Thursday, September 16, 2010

Berry good!

9/15/10 Cook’s Corner
Betty Kaiser

As I write this, it should be a sunny Sept. day. Instead, it’s cold, the skies have clouded over and it is pouring rain. I’ve put on a sweatshirt and am seriously considering a fire in the wood stove. Normally I would also be singing a song of gloom and doom. However, there’s a blackberry cobbler in the oven adding cheer to the otherwise dismal day.

In case you haven’t noticed, this has been a weird year for gardening! Every gardener I talk with has a different horror story to share. A friend’s green beans were planted three times; tomatoes are undersized and rotting on the vine; and our roses have only bloomed intermittently. There is only one word to describe our 2010 garden and that is — pathetic.

Fortunately, our berry crop is outdoing itself. In fact, our birds were so impressed that they managed to polish off the entire crop of our blueberries and cherries before we could get them picked. Our blackberries and strawberries, however, are still putting out glorious fruit every day.

The strawberries are tiny but oh, so sweet and Chuck’s thorn-less blackberries are to die for. They are plump, juicy and prodigious producers. And yes, I said ‘thorn-less,’ making them easier to pick. This is the first year we’ve had a bumper crop and I’ve been experimenting with pies and cobblers and sauces to put on ice cream. Next up is homemade ice cream. Maybe.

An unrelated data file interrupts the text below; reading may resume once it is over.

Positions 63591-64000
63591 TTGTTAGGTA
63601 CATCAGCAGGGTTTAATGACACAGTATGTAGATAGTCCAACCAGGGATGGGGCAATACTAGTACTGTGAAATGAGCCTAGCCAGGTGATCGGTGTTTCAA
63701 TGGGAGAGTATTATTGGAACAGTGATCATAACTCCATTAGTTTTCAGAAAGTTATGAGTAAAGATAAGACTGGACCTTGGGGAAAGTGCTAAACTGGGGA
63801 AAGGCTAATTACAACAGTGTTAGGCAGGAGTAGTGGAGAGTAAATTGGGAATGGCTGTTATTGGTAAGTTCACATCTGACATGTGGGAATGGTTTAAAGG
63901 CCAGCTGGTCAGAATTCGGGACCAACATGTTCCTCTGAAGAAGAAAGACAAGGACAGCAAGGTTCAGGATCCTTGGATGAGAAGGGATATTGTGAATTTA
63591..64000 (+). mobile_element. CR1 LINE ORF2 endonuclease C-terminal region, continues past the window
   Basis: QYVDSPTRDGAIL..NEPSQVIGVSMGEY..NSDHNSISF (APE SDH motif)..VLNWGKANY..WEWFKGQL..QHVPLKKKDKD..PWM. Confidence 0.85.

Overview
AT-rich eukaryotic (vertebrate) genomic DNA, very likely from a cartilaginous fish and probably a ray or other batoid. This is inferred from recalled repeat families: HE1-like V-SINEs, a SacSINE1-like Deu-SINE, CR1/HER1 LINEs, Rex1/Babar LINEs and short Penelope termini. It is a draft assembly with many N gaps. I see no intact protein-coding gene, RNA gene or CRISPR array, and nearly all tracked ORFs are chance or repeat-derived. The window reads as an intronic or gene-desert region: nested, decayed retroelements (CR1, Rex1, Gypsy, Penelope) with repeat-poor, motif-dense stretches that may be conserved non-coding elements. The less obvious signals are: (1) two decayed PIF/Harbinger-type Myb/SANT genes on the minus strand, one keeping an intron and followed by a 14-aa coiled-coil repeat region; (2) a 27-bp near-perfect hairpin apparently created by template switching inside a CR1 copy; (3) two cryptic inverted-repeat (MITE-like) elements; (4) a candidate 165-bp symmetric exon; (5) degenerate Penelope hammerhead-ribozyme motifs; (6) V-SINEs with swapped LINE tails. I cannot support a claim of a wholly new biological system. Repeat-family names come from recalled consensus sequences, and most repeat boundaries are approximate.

The following recipes are from the Oregon Raspberry & Blackberry Commission. You can always count on them for great recipes and beautiful presentations. The first is a pretty straight-up cobbler recipe but the ginger adds a spicy twist to the topping. The cheesecake calls for frozen raspberries making them easy to find come winter but fresh berries can also be used. And if you only have fresh strawberries or blackberries, use them instead. Enjoy!


1 cup sugar
6 1/2 tablespoons cornstarch
2 teaspoons grated lemon peel
3/4 teaspoon ground cinnamon
6 cups fresh or frozen blackberries
6 cups fresh or frozen raspberries
1 tablespoon fresh lemon juice
2 tablespoons (1/4 stick) unsalted butter, cut into small pieces

For topping
2 cups all-purpose flour
1/2 cup plus 1 tablespoon finely chopped crystallized ginger
1 tablespoon grated fresh ginger
1 teaspoon powdered ginger
1/3 cup plus 1 tablespoon sugar
1 tablespoon baking powder
1 teaspoon grated lemon peel
3/4 teaspoon salt
6 tablespoons (3/4 stick) chilled unsalted butter, cut into pieces